Yet despite the intensity of external focus typical in most activists, honorable and necessary though it is, internal focus for the purposes of Self-Work, tends to be lacking in the majority of activists. This explains why there are social REVOLUTIONS (revolution = revolve = circular spin = going in circles) instead of social EVOLUTION, which transcends the violent, divisive, authoritarian paradigms which has enslaved humanity for centuries.
If activists integrated Self-Work as part of their transformative process, not only would they be more effective and healthier on all levels, but their impact on society would move beyond minor accommodations to a deeper paradigm shift. Due to this deficiency of Self-Work, many well-intentioned activists, swept away by their righteous anger in the “revolutionary mindset”, become just as aggressive and power-hungry as the tyrants they vehemently oppose. Violence is all too often met with violence as police brutality is met with rioting (an understandable yet self-defeating reaction), and “in-fighting” by activists against other well-intentioned activists exacerbates our challenges rather then allowing for a peaceful exchange of ideas. This hyper-aggression only serves to perpetuate violence which could otherwise be resolved with responsible self-awareness, compassion, critical thinking, and a broader perspective. This is the obstacle humanity has yet to overcome through Self-Work, and, as the saying goes, “When people do not learn their lessons, history repeats itself.”
There are many people speaking out about the atrocities and injustices of the world. Oftentimes activism comes with a lot of finger-pointing and hostility. Understandable. Who wouldn’t be upset? The problems of the world often seem insurmountable and sometimes the weight of life wears down even the best of us. As important as honoring our healthy boundaries and anger is, dwelling in anger causes us to miss out on the richness of higher understanding. It’s important to keep in mind that the moment we demonize or vilify those who disagree with us or do things differently, we commit an act of violence by severing an opportunity to learn and find loving empathy and compassion to resolve conflict. We cannot hold on to spite and vengeance, for the problems of the world are too enormous, and hostility, no matter how small, simply creates more violence. We must become more mindful, understanding, and conscious in our behavior if we are to ask others to do the same.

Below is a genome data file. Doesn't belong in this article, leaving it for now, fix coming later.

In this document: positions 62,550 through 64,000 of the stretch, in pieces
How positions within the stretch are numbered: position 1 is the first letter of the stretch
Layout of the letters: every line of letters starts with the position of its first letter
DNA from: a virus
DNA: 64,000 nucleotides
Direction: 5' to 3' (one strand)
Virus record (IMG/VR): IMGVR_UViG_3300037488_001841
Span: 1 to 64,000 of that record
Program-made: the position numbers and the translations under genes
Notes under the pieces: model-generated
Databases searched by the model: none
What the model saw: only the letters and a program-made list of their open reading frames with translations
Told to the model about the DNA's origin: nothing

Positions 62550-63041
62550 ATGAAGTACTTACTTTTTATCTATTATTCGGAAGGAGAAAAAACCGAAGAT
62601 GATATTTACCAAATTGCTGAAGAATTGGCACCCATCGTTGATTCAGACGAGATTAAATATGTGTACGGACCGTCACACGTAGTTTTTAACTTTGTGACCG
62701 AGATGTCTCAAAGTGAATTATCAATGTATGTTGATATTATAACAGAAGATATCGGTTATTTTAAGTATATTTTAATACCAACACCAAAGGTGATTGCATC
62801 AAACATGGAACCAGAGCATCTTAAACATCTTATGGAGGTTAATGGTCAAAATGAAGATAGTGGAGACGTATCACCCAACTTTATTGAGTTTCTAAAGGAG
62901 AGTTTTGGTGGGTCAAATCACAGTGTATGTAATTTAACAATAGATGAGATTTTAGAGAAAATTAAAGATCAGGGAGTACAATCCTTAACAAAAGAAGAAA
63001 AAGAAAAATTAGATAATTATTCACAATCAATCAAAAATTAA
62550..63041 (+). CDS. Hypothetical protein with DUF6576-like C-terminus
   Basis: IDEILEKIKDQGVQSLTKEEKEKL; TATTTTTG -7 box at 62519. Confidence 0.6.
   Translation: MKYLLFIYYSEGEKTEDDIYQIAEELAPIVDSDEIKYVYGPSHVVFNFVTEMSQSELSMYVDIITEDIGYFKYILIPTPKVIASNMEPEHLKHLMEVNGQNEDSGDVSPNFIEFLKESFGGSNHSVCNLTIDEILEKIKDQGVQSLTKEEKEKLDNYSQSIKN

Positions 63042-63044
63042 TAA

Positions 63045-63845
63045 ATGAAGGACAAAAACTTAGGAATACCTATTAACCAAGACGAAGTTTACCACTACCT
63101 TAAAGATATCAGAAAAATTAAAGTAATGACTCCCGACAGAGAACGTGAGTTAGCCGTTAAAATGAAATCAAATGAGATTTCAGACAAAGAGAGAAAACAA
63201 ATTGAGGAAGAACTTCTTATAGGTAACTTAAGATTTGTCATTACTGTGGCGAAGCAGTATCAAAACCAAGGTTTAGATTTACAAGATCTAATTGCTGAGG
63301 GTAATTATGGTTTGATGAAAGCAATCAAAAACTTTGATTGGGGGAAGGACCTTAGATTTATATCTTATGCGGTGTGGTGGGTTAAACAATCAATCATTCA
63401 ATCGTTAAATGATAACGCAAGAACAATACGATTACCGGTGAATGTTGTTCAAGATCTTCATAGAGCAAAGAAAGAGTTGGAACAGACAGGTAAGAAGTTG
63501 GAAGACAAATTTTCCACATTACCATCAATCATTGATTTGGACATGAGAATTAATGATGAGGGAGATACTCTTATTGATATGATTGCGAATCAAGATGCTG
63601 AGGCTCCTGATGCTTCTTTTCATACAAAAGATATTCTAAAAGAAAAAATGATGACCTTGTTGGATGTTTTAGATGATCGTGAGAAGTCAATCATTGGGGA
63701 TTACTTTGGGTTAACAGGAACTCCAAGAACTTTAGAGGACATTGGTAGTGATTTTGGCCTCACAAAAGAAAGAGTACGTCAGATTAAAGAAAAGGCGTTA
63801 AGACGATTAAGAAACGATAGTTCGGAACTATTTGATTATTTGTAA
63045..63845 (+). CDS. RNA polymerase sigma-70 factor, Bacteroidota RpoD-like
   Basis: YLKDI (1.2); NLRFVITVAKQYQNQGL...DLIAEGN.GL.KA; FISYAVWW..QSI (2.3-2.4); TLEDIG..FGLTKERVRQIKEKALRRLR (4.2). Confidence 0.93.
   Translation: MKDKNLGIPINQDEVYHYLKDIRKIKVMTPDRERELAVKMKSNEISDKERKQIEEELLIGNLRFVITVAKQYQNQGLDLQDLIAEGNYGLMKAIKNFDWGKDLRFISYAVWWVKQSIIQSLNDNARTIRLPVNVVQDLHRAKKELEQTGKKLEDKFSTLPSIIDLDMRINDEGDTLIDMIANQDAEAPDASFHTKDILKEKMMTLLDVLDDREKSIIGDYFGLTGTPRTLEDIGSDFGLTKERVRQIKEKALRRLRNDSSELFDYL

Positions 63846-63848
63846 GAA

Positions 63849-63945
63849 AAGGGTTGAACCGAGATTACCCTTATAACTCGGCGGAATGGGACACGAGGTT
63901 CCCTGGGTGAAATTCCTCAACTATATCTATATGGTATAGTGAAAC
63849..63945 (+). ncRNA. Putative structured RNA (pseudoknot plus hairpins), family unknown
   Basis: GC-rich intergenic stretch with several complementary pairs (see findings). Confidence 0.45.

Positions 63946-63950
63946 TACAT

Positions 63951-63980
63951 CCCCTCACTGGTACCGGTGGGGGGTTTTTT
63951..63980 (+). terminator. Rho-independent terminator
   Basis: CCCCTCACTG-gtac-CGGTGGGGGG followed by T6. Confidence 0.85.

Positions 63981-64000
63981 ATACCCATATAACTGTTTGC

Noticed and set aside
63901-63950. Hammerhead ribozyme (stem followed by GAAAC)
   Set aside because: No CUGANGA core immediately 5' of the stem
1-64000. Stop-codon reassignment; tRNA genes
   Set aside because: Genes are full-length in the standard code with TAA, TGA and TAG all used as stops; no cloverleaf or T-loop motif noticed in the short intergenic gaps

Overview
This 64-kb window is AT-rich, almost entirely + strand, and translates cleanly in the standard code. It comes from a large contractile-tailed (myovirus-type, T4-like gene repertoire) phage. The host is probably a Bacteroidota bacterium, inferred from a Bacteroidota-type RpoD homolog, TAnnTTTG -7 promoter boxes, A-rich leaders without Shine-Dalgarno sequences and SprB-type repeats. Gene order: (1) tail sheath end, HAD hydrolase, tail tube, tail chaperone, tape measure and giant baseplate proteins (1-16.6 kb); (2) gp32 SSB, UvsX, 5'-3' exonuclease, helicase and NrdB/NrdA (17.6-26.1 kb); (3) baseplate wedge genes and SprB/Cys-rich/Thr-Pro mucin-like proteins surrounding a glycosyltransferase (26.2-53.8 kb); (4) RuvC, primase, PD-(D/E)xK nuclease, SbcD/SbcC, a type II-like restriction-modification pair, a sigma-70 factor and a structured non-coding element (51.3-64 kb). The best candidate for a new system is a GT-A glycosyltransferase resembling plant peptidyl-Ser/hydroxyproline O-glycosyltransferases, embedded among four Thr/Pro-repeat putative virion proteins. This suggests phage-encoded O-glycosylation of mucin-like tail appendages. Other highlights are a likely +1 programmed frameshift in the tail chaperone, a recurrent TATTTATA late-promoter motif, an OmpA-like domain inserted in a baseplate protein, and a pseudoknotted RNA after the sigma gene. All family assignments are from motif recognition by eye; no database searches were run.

Time shows us that even in the most dark of circumstances, there is understanding and love to be found, within and without, for all things serve a purpose in objective reality. As difficult as it can be to come to terms with, all moments of life are like lessons in the school of Earth. It is rightfully natural to be angry, afraid, sad, and defensive, passively or aggressively, but for the sake of transformation and growth, we must not stop there.
Justice is neither avoidance or vengeance; it is taking responsibility by utilizing the opportunity to see things clearly through gaining knowledge, healing, and, ultimately, understanding and finding forgiveness by seeing the greater context, which ultimately leads to compassion. With communication comes new perspective. With new perspective comes new understanding. With understanding comes connection. With connection comes love. And in the words of Martin Luther King Jr., “Darkness cannot drive out darkness; only light can do that. Hate cannot drive out hate; only love can do that.”
If we, as activists, ever want to realistically live in a world wherein people are well-educated, empathic, and responsible enough to be sovereign and easily resolve (or avoid altogether) social injustices, we must embody the very maturity and virtue we ask from others. We must strive to be a living example of the principles and ideals we uphold.
Photo via Flickr user mpeake
By Alex Kane
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Adam Kokesh has been sentenced to 2 year probation with time served Friday morning in D.C. Superior Court,. The prosecutors had sought a 12 month sentence due to the fact that 31-year-old Adam Kokesh, remains “unremorseful for his actions” and is at a “high risk for recidivism.” (more…)